Monstrous Compendium Ch3 bit – Calculus

A/N: Weather last night. And news reports on ransomware, gack.


A few hectic minutes later, Kirito retrieved his throwing pikes. He tucked them away, reminding himself to check them for subtle damage later. Right now, it was time for Salve to clean his wounds, just as Issin and Harry One were doing with the rest of Fuurinkazan. You never knew if undead were carrying Filth Fever. It wasn’t as bad as lycanthropy, but feeling like you wanted to throw your guts up for a week made it very hard to fight.

Calling up his map again, Kirito studied the arc of the Caller’s dead zone. Should be enough. “This only works with territorial monsters. It’s no help with level bosses or random mobs. But….” He touched the curve, opened the Map Extras, transferred the data, calculated the radius, and added another calculation of his own. “There. Stronger monsters hold a larger territory. That should give us a rough idea of how high its level is compared to the rest of this level.”

…Why was everyone staring at him?


If I could go back in time, I’d grab myself in that field and shake me into asking more about how Kirito was really doing with the Black Cats. Damn it. Klein glanced at the setting sun as Fuurinkazan plus one waited by the cracked mausoleum, relieved to see they still had a few minutes. According to the Snow Springs villagers, sunlight was fatal to a Caller. The way he looked, when we asked him to explain how he pulled that equation out of thin air….

What had followed had been a hesitant, downright shy explanation of some of the common algorithms games used to decide mob behavior. And a somewhat more animated story of a few creatures he’d tested his guesses on, complete with one spectacular underestimation of how it might work for Giant Wasps that had left a chagrined Black Swordsman breathing through a reed as he hid in a lake.

Then it’d been back to almost prying words out, as Kirito admitted he hadn’t had good math to base his first equation on. Just a feeling of what might fit right. Further refined by experience since, sure. But just a feeling. Not something you could really rely on. And the territory equation only gave you a rough estimate of power level. It could be off a level or two either way. It was not something you could count on.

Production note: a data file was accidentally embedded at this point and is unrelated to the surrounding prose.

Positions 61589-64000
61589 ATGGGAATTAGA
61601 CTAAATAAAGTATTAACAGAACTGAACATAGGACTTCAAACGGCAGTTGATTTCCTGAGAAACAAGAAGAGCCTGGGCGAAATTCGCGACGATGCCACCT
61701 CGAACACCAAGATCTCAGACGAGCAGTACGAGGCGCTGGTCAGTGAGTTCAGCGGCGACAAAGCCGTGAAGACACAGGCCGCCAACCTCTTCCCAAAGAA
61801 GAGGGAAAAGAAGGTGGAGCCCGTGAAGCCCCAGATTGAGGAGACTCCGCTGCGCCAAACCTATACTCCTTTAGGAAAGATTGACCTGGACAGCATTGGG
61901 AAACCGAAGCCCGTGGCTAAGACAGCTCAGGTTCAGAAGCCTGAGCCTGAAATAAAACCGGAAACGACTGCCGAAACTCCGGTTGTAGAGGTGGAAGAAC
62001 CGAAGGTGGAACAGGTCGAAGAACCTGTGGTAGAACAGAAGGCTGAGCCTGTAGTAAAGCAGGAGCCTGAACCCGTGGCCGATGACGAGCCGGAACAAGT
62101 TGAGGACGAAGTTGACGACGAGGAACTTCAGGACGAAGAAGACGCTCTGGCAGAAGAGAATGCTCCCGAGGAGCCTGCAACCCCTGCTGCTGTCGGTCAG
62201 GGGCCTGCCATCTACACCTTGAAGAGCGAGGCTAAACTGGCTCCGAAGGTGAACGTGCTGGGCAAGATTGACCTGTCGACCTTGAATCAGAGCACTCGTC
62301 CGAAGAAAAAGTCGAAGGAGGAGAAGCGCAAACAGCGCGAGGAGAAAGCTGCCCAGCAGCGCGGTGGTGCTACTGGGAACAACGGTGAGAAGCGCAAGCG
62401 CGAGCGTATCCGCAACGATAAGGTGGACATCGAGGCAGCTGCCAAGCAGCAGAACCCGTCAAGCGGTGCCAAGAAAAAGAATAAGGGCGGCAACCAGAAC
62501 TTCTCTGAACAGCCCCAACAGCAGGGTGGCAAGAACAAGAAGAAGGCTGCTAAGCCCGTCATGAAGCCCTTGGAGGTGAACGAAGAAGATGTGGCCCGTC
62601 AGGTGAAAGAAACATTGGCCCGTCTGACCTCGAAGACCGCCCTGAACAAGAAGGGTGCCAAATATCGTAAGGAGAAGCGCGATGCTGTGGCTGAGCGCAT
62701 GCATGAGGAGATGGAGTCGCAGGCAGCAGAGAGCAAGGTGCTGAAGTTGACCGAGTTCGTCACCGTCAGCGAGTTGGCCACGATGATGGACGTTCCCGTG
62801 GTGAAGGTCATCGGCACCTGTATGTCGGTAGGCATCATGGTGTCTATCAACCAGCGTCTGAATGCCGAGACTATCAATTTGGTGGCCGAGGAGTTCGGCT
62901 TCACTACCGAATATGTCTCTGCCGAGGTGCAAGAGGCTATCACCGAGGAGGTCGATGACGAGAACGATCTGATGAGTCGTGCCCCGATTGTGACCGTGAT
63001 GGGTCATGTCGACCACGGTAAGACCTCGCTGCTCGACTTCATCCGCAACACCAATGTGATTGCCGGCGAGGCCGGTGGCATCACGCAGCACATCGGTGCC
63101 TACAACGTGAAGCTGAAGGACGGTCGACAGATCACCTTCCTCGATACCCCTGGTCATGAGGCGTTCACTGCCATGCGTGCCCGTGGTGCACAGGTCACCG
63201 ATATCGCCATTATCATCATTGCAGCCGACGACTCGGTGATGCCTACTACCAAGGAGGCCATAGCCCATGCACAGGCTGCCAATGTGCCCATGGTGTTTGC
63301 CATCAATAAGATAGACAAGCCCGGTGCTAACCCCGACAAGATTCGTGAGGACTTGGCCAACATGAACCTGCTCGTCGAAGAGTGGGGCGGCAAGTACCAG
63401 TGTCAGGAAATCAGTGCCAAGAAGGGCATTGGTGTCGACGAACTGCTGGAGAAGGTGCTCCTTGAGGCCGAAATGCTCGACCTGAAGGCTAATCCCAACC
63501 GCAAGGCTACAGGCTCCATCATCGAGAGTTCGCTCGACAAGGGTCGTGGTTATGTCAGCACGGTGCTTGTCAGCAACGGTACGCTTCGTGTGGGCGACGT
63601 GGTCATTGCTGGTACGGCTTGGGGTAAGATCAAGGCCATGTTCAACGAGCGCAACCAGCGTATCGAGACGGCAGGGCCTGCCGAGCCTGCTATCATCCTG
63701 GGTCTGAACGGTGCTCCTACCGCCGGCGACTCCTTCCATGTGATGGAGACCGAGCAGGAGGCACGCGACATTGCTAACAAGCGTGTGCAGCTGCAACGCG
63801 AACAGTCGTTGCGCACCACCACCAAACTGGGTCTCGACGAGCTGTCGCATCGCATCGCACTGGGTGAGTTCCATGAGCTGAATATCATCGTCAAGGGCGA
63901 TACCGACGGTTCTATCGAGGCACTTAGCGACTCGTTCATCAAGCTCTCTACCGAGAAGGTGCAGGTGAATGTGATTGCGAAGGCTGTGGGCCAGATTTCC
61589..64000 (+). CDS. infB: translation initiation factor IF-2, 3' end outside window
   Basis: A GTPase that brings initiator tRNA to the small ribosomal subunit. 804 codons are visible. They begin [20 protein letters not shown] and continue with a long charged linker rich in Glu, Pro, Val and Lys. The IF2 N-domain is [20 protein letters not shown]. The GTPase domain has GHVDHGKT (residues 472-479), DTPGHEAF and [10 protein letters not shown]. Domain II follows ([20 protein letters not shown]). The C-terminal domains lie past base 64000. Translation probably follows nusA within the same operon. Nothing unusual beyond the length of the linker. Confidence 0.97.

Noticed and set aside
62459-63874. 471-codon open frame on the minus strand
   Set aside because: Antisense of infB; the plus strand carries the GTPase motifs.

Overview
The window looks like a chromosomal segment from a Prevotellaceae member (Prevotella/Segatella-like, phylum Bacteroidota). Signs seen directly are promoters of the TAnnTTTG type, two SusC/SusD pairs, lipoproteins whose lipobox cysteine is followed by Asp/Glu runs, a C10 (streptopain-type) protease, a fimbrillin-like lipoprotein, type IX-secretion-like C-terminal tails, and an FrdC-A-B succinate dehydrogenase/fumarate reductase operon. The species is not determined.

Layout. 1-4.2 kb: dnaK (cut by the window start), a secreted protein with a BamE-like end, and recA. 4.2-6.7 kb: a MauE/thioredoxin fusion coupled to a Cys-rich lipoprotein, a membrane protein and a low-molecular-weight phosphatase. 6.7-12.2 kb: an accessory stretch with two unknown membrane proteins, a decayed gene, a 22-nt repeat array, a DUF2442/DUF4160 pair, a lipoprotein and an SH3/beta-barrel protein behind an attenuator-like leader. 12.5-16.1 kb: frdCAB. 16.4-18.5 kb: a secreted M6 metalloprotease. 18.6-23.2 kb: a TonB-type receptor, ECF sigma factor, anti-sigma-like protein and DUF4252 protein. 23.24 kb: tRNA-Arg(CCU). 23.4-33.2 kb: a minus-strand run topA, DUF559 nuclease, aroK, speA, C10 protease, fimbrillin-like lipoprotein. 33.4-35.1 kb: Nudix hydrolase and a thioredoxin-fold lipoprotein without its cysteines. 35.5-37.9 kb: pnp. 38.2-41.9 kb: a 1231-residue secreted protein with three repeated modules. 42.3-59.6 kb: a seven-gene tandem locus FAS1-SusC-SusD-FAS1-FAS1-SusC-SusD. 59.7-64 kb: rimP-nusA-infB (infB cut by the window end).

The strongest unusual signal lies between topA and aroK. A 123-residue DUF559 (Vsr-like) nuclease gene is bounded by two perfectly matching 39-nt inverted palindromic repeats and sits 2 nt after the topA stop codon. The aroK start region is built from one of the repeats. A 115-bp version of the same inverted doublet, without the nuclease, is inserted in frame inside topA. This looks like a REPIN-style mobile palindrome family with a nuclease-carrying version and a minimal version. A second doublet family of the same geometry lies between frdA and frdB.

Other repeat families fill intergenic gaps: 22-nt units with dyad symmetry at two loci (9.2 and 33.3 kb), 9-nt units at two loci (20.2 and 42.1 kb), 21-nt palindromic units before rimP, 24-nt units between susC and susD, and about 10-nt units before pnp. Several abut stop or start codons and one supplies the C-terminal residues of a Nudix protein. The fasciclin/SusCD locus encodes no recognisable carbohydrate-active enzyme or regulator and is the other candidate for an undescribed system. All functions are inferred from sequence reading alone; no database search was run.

You don’t want anyone counting on you, Klein concluded. You could be wrong. And then they could be dead.

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12 thoughts on “Monstrous Compendium Ch3 bit – Calculus

  1. I wish we got to see more of Kirito’s programing skills in canon. Math has always been my worst subject so anyone who has cool math skills is always impressive

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    1. While math is important to programming it isn’t as much of a help as some would think. I mean I’m pretty good with math, but I’m shit at programming. A lot of it is knowing how to /apply/ the math and…that’s not always as easy as making the numbers dance.

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      1. There is math-logic and coding-logic. Most people can only do one or the other, but the few who can do both are doomed… *dramatic ominous music* to be programming engineers…

        I love it when you take a characteristic and expand on it like this, there really isn’t a lot of time spent on Kirito’s computer skills outside of a convenient way to explain things to the audience. Can’t wait to see what happens next! 🙂

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  2. And Klein discovers just why Argo used Kirito as one of her regular sources. And Kirito is going to find Fuurinkazan even more interested in shanghaiing him.

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  3. Are there any missing scenes in other chapters? I remember that from my writing process. And I’m still working on installments to the universe that The Hot Place is set in.

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  4. That Kayaba likes to throw in surprise factors to monsters, bosses, etc, that may or may not follow the previously established formula probably doesn’t help. He changed things from the beta to the launch that caught the beta testers just as off guard as the brand new players – my evil-minded bunnies think that it would not be out of character for him to change those kind of parameters after a certain amount of levels to help keep things unpredictable. Or to add another level of difficulty to the higher levels. He might be even excuse it under the heading that the players need to be adaptable . . .

    And Kirito, your best guess tends to be a heck of a lot more useful and accurate than a lot of peoples. Also you actually tell people the margin of error. You don’t tell them “It’s absolutely Level X” when you know it could be Level Y or Z – you tell them it’s probably X but it might be Y or even Z so keep sharp.

    And you explain, as best you can, how you reached that conclusion.

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